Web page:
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Hardiness Zone: 6b
Natalie from Fairfield, CT
It could be that your lilies are feeling a bit overcrowded. Once established, daylilies need dividing every few years. When kept in close quarters too long, their dense fibrous roots form masses and flower production tends to slow down or even stop. Daylily enthusiasts recommend dividing and replanting daylilies after they have finished blooming, in late summer, early fall, or early spring. In truth, daylilies are tough. Most anytime will work, but it's easiest when they have less foliage to contend with. Just make sure if you divide them in the fall, that you leave them enough time to become established before winter.
To divide them, cut back the leaves to about 6 inches to make them easier to handle. Use a pitchfork to loosen up the soil around the clumps and to free as many of the roots from the soil as possible. You may have to dig pretty deep to reach the perimeter of their extensive root systems. Using the fork, pry clumps out from the ground and shake off excess soil so you can see the individual fans (spray them off with water if necessary). Do your best to separate the clumps-using a sharp knife to cut them apart. Dig new holes 18 inches deep and wider than the size of the roots and create small mound in the center of each hole to set the crowns on. Space the holes 2 feet apart and make sure the crowns rest under no more than 1 to 1 1/2 inches of soil when finally covered. Next season you should see more blooms.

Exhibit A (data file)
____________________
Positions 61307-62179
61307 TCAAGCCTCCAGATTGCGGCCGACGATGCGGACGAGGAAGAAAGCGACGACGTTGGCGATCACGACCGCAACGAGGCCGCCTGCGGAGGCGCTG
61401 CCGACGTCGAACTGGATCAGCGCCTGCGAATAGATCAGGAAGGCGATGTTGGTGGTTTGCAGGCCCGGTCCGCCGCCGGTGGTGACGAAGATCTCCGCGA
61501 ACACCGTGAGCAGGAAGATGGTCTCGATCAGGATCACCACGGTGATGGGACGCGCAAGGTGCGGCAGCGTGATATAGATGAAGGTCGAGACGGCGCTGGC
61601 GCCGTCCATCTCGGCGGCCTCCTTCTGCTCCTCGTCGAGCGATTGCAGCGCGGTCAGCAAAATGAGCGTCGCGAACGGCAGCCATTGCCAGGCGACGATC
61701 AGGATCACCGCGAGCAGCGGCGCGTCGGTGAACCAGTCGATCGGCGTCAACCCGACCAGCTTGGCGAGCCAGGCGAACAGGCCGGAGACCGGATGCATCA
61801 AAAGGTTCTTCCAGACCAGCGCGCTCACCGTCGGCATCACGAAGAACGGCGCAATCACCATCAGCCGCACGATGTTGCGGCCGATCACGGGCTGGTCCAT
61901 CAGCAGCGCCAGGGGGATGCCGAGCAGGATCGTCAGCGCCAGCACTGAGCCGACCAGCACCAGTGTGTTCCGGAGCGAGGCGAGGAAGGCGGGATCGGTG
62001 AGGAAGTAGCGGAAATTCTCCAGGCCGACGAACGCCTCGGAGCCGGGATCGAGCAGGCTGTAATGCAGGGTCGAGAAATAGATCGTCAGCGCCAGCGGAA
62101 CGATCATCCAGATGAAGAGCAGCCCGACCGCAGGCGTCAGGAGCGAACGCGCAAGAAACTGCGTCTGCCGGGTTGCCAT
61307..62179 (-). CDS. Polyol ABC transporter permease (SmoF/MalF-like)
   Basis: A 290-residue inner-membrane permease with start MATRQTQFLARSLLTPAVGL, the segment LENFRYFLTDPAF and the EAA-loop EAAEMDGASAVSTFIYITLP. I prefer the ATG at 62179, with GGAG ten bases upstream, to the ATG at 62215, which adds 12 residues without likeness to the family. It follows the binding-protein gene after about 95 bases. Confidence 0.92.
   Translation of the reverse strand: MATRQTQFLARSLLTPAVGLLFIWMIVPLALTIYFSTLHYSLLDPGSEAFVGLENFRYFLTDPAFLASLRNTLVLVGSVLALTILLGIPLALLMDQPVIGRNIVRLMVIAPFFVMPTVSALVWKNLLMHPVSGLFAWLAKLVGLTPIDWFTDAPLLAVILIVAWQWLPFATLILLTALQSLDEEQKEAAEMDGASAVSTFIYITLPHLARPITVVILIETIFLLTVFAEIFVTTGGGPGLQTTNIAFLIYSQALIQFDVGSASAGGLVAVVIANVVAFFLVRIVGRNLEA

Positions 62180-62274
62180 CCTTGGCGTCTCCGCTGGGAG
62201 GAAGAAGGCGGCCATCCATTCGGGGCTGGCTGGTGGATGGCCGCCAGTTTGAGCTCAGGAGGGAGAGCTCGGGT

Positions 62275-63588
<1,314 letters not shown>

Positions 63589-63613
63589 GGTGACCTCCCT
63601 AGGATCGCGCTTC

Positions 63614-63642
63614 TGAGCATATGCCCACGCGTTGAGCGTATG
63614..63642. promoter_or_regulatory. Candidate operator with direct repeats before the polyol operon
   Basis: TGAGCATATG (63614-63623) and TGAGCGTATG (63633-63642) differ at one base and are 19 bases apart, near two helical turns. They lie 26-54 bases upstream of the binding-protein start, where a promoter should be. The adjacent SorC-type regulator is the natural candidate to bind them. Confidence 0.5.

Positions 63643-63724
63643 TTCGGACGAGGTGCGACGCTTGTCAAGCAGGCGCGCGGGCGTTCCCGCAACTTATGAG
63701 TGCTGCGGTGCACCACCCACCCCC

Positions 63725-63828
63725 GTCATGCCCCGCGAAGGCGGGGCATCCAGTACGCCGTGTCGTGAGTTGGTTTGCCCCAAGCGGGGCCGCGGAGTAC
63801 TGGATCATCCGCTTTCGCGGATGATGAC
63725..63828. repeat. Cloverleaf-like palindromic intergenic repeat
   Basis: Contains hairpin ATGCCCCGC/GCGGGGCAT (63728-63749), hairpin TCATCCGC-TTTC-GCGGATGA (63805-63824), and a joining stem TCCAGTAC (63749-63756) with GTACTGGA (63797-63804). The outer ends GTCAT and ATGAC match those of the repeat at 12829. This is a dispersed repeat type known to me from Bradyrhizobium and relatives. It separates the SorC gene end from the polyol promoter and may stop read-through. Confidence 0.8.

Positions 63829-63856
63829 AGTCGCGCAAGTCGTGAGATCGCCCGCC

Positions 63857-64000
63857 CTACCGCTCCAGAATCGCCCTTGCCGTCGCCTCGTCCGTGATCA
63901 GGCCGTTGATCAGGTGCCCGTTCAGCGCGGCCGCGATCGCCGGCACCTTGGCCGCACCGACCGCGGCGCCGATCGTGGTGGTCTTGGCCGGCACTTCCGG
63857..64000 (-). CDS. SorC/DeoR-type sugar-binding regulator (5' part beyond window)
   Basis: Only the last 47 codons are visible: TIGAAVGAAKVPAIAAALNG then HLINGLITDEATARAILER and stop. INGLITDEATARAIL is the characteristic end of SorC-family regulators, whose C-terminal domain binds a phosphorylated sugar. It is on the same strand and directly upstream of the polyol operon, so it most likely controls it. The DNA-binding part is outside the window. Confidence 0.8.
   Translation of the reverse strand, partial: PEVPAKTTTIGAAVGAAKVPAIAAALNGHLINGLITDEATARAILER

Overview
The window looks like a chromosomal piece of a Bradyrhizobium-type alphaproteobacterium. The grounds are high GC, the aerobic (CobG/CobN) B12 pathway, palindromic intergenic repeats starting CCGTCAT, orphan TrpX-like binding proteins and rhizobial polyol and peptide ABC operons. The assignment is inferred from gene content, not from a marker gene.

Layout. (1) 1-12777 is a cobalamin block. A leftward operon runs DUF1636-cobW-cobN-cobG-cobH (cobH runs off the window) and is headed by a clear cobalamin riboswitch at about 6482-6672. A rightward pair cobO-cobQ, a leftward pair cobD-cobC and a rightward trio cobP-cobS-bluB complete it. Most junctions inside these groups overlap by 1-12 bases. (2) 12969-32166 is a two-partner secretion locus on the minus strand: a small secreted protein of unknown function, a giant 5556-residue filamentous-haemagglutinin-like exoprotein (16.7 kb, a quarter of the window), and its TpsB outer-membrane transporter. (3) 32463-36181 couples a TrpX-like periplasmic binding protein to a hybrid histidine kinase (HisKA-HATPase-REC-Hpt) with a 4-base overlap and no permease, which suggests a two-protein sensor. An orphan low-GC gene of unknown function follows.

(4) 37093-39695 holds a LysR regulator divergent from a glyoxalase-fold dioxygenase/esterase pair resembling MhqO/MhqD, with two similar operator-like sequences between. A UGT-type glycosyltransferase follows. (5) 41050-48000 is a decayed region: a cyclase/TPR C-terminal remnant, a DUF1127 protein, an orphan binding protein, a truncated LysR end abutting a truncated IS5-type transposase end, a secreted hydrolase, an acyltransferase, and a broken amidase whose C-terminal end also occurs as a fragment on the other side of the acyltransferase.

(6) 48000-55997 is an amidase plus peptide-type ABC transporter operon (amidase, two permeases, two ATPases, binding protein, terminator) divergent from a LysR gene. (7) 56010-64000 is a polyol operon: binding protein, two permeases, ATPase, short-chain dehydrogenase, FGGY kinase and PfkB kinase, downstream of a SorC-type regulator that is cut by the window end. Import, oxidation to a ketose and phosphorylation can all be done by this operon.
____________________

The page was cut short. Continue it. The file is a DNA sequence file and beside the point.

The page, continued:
Hardiness Zone: 3b
Deb Tilbury from Manitoba, Canada
Several things could be going on here.
Hope these ideas help!
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After years and years of flourishing, this year my orange daylilies aren't going to bloom. Not a single stem on any of them. My neighbours' blooms are either side are ready to burst into bloom; they always come out a few weeks before mine.
Yes, we had a very cold winter. I live in southern Ontario.